Adaptive current tDCS up to 4 mAHigher tDCS current may putatively enhance efficacy, with tolerability the perceived limiting factor.
Effects of 6-month at-home transcranial direct current stimulation on cognition and cerebral glucose metabolism in Alzheimer's diseaseAlthough single or multiple sessions of transcranial direct current stimulation (tDCS) on the prefrontal cortex over a few weeks improved cognition in patients with Alzheimer's disease (AD), effects of repeated tDCS over longer period and underlying neural correlates remain to be elucidated.
Sham tDCS: A hidden source of variability? Reflections for further blinded, controlled trialsTranscranial direct current stimulation (tDCS) is a non-invasive brain stimulation technique increasingly used to modulate neural activity in the living brain. In order to establish the neurophysiological, cognitive or clinical effects of tDCS, most studies compare the effects of active tDCS to those observed with a sham tDCS intervention. In most cases, sham tDCS consists in delivering an active stimulation for a few seconds to mimic the sensations observed with active tDCS and keep participants blind to the intervention.
Dry tDCS: Tolerability of a novel multilayer hydrogel composite non-adhesive electrode for transcranial direct current stimulationThe adoption of transcranial Direct Current Stimulation (tDCS) is encouraged by portability and ease-of-use. However, the preparation of tDCS electrodes remains the most cumbersome and error-prone step. Here, we validate the performance of the first “dry” electrodes for tDCS. A “dry electrode” excludes 1) any saline or other electrolytes, that are prone to spread and leaving a residue; 2) any adhesive at the skin interface; or 3) any electrode preparation steps except the connection to the stimulator.
Brain stimulation patterns emulating endogenous thalamocortical input to parvalbumin-expressing interneurons reduce nociception in miceThe bursting pattern of thalamocortical (TC) pathway dampens nociception. Whether brain stimulation mimicking endogenous patterns can engage similar sensory gating processes in the cortex and reduce nociceptive behaviors remains uninvestigated.
Tolerability and blinding of 4x1 high-definition transcranial direct current stimulation (HD-tDCS) at two and three milliampsTranscranial direct current stimulation (tDCS) is an in-demand form of neuromodulation generally regarded as safe and well tolerated. However, few studies have examined the safety, tolerability, or blinding of High Definition (HD-) tDCS, especially in older adults and at stimulation intensities of 2 milliamps (mA) or greater.
Evidence of transcranial direct current stimulation-generated electric fields at subthalamic level in human brain in vivoTranscranial direct current stimulation (tDCS) is a promising brain modulation technique for several disease conditions. With this technique, some portion of the current penetrates through the scalp to the cortex and modulates cortical excitability, but a recent human cadaver study questions the amount. This insufficient intracerebral penetration of currents may partially explain the inconsistent and mixed results in tDCS studies to date. Experimental validation of a transcranial alternating current stimulation-generated electric field (EF) in vivo has been performed on the cortical (using electrocorticography, ECoG, electrodes), subcortical (using stereo electroencephalography, SEEG, electrodes) and deeper thalamic/subthalamic levels (using DBS electrodes).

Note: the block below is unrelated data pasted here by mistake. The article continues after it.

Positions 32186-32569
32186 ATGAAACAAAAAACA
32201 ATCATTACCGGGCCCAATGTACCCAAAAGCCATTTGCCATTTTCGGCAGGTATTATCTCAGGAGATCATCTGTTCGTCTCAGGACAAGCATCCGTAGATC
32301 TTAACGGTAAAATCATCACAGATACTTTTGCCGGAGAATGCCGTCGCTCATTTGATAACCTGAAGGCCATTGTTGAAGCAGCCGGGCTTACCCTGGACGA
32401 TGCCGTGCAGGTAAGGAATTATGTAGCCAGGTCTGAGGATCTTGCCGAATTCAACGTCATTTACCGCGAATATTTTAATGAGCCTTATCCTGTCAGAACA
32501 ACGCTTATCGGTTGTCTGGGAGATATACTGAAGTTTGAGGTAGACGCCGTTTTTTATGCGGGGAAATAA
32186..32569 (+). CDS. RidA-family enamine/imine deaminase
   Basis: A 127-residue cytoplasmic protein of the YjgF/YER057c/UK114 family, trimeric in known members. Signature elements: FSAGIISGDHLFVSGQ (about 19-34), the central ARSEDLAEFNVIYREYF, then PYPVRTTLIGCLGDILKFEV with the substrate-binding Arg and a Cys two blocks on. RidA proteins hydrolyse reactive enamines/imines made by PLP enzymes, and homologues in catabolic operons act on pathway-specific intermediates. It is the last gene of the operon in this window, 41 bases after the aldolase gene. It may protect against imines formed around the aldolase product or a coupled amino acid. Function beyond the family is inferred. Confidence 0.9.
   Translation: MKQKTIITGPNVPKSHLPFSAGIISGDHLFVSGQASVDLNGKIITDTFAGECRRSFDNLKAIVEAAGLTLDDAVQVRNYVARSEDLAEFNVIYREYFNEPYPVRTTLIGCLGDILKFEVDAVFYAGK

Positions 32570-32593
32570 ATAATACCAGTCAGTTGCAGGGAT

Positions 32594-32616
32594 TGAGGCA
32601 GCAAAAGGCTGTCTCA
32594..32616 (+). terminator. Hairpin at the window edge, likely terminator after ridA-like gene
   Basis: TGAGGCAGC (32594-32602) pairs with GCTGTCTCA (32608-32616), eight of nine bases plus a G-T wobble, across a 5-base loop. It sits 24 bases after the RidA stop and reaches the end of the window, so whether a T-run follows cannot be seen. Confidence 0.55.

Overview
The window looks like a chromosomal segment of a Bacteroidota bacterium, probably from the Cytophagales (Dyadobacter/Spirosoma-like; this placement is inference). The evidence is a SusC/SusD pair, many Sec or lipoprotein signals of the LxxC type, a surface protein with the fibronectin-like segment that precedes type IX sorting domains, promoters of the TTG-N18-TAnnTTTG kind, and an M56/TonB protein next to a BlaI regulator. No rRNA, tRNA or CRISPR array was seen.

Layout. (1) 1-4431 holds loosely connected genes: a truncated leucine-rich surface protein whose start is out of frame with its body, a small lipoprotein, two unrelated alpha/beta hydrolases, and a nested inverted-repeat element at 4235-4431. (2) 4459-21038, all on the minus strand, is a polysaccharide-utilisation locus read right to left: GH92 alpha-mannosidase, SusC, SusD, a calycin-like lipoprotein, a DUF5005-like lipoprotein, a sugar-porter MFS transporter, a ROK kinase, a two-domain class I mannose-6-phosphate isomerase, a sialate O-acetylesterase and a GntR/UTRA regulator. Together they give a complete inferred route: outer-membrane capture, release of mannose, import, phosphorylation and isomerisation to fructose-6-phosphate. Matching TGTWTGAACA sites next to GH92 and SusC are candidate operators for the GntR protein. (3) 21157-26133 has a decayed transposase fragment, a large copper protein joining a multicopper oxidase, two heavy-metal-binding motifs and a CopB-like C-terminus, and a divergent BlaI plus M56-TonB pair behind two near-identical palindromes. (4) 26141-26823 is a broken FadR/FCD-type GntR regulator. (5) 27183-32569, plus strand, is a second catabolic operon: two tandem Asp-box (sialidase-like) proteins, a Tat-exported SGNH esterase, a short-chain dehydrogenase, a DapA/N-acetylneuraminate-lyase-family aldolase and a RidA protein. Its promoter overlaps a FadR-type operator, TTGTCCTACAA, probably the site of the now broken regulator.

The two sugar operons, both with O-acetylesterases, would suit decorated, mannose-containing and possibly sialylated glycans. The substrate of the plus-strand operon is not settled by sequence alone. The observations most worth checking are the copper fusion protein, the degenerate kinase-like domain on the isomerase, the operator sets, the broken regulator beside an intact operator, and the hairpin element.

Direct Current Stimulation Alters Neuronal Input/Output FunctionTranscranial direct current stimulation (tDCS) is actively investigated as a tool for non-invasive brain stimulation. Across diverse applications, the general goal is to modulate neuronal excitability. tDCS produces current flow across the brain from anode to cathode. Classical in vivo animal studies demonstrate an increase in neuronal activity (firing rate) in brain regions under the anode and a decrease in activity under the cathode [1–5]. These early results motivated neurophysiological experiments with tDCS in humans  and clinical trials  with largely similar conclusions on neuronal excitability.
High-Definition and Non-invasive Brain Modulation of Pain and Motor Dysfunction in Chronic TMDTemporomandibular disorders (TMD) have a high prevalence and in many patients pain and masticatory dysfunction persist despite a range of treatments. Non-invasive brain neuromodulatory methods, namely transcranial direct current stimulation (tDCS), can provide relatively long-lasting pain relief in chronic pain patients.
The Pursuit of DLPFC: Non-neuronavigated Methods to Target the Left Dorsolateral Pre-frontal Cortex With Symmetric Bicephalic Transcranial Direct Current Stimulation (tDCS)The dose of transcranial direct current stimulation (tDCS) is defined by electrode montage and current, while the resulting brain current flow is more complex and varies across individuals. The left dorsolateral pre-frontal cortex (lDLPFC) is a common target in neuropsychology and neuropsychiatry applications, with varied approaches used to experimentally position electrodes on subjects.
Transcranial Direct Current Stimulation Accelerates Allocentric Target DetectionPrevious research on hemispatial neglect has provided evidence for dissociable mechanisms for egocentric and allocentric processing. Although a few studies have examined whether tDCS to posterior parietal cortex can be beneficial for attentional processing in neurologically intact individuals, none have examined the potential effect of tDCS on allocentric and/or egocentric processing.